LOS ANGELES — Somewhere over the rainbow, Judy Garland may well be smiling at Disney's 3-D adventure, “Oz the Great and Powerful,” an original story built from L. Frank Baum's whimsical books.
The Sam Raimi-directed prequel explores the backstory of the much-loved wizard, years before Dorothy and her little dog, Toto, traveled down the yellow brick road.
In this film, James Franco plays Oscar Diggs, a magician with questionable ethics who is unexpectedly whirled away by a Kansas tornado to the enchanted Land of Oz. He thinks he's hit the jackpot until he meets three beautiful witches: Theodora (Mila Kunis), Evanora (Rachel Weisz) and Glinda (Michelle Williams).
The witches hope he is the answer to the land's prophecy: that a wizard will someday come and restore order. Drawn into the serious issues facing Oz and its people, Oscar slowly evolves not only into the great and powerful Wizard of Oz but into a spectacular human being as well.
“This is a story of how the wizard came to be the wizard,” Raimi said during a press day for “Oz the Great and Powerful” in Los Angeles. “Of how a small-time carnival magician — a faker, a charlatan — came to a fantastic world and was just the thing that they needed to save the day. It's the tale of how an average man who was selfish became a great wizard who is selfless.”
Franco said he enjoyed taking on the role of Diggs, having read all 14 of Baum's books during grade school.
“The character was written in a certain way: part goofball, part con man, part seducer, part vaudeville guy, all of which appealed to me,” Franco said. “In some ways, he touches on many aspects of Americana, while being a cross between Charlie Chaplin and Clark Gable. A goofball and a dashing kind of guy, but a guy maybe not equipped in traditional ways to be a hero. He has unconventional ways of tackling his problems and fumbling through them.”
Another fun perk from playing a magician: Franco got to study tricks with renowned Las Vegas magician Lance Burton.
“It was pretty fun, and I could accomplish the tricks!” Franco said. “I learned dove tricks and fire tricks as well as pulling things out of hats and making things levitate.
“I learned quite a few pretty cool tricks that if I took them to parties, I probably would get a lot of attention. But I need a lot of help from Lance to pull them off. And he doesn't travel around with me, so it's just one of the skills that I've learned along the way, like sword fighting and flying a plane, that I just don't use so much after the movie.”
Williams, who was nominated for an Oscar for 2011's “My Week With Marilyn,” has two roles in the film.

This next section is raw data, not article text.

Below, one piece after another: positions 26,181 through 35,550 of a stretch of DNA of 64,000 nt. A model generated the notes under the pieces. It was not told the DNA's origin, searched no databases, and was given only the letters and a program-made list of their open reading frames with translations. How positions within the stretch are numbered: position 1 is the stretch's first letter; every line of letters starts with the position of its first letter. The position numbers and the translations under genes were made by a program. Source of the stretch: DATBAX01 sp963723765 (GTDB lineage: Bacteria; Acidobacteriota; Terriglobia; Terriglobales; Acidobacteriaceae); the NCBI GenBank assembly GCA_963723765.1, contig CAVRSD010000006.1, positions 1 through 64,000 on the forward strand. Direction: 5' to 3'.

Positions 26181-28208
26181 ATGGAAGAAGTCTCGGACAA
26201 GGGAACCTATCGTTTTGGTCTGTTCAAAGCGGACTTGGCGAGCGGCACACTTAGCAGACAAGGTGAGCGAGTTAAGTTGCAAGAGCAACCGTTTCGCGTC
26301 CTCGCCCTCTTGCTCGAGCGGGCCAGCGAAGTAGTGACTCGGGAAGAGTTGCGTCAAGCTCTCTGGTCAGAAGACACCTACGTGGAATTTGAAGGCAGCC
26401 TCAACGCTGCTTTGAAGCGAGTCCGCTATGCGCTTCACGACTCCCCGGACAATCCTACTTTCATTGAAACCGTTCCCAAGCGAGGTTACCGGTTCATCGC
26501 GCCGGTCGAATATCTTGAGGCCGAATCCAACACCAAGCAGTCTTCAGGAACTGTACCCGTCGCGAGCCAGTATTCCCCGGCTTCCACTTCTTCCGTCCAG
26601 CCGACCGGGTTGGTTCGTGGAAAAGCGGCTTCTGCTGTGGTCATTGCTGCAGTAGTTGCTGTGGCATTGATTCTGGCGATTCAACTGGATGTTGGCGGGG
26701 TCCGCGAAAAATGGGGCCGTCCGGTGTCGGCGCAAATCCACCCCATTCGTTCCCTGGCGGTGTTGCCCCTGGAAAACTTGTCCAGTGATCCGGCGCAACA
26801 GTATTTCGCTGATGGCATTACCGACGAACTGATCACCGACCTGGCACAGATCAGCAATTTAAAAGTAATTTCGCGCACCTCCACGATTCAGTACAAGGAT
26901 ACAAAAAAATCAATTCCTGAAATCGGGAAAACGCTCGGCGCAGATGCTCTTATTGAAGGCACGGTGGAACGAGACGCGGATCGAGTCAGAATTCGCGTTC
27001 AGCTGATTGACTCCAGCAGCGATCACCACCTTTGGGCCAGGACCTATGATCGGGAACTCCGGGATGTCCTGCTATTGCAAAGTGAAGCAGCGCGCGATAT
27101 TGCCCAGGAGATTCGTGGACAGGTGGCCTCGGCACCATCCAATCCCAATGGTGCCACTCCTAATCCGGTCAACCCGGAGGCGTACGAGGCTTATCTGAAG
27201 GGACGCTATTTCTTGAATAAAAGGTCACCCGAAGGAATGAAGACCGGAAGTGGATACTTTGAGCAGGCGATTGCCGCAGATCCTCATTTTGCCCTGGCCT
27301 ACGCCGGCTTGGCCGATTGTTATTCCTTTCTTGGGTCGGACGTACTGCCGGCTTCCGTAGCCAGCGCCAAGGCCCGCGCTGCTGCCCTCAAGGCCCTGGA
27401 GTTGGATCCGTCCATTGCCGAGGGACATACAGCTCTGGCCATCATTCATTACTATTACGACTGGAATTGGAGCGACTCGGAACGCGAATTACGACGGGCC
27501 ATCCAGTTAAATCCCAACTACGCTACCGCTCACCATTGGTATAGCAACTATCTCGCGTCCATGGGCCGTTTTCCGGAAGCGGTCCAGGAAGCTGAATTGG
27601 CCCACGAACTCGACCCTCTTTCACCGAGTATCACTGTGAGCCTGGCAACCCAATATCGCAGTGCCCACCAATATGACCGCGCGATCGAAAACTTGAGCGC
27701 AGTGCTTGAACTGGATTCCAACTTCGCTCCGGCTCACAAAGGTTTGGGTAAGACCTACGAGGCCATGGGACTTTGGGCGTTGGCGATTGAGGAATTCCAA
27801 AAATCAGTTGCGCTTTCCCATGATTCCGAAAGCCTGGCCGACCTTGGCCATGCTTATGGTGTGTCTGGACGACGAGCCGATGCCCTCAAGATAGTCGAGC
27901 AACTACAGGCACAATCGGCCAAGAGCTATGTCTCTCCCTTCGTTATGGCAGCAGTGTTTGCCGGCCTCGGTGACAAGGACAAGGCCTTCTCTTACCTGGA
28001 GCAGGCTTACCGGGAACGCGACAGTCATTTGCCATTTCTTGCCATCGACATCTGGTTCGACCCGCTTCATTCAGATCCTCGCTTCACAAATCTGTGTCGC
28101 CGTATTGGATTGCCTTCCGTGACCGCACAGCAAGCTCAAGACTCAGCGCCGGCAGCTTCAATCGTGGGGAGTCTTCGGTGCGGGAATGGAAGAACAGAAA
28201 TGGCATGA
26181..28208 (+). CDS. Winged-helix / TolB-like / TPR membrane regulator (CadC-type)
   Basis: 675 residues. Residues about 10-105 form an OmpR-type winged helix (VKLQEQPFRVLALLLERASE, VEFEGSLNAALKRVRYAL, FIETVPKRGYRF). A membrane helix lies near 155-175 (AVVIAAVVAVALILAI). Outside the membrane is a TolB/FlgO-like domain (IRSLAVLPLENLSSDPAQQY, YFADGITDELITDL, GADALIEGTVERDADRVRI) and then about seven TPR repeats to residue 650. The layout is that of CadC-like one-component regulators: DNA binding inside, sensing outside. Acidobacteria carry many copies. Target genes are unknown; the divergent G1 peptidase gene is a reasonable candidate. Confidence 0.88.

“In the opening of the film, I play a Kansas farm girl named Annie, Oscar's girlfriend, and then Glinda, the Good Witch,” she said. “She's the younger version of the Glinda that we all know from the books. I think of my Glinda as a witch at the beginning of developing those powers.”
Williams said she hopes “that audiences are transported by this magical journey into another realm where anything is possible, where the best is possible, and the best in human nature is really celebrated. I wanted to make a movie that my daughter could see, and I was really excited to be part of something that had an overall good message, one that wasn't tainted with sarcasm. It's a movie that you can take your whole family to see.”
While Williams acknowledged that the best part about playing a witch was “making little girls smile when you walk by!” her co-star and nemesis in the film, Weisz, really loved flying.
Weisz, who was nominated for a Golden Globe for her performance in “The Deep Blue Sea,” said she thoroughly enjoyed being evil.
“What really appealed to me about playing Evanora was that I got to be a bad girl. She has a lot of fun being bad,” Weisz said. “I loved the script. I thought it was a great imagining of the origin story of the wizard and the witches.”
Kunis said doing a big-budget fantasy was entirely new and challenging.
“I mean, it was Sam Raimi first and ‘Oz the Great and Powerful' in the same sentence. It wasn't so much intriguing as it was frightening to me, and that's the truth. What I think intrigued me about it was the unknown. I've never done anything remotely close to this. In saying that, you have to challenge yourself, and I felt safe in the challenge, because I was surrounded by people whom I respected so much — Sam first and foremost.”
Raimi said, “I saw Mila Kunis in ‘Forgetting Sarah Marshall,' and she was very sweet. She's adorable and really funny with a great sense of humor. I knew when I saw that picture that she was a great actress who could play the innocent side of Theodora.
“When I saw the brilliant movie ‘Black Swan,' I also saw the darker side of her, a streak of ‘witchiness' that represented the other side of what I needed for the portrayal of Theodora. So, between those two performances, she showed me that she had everything that she needed for this part.”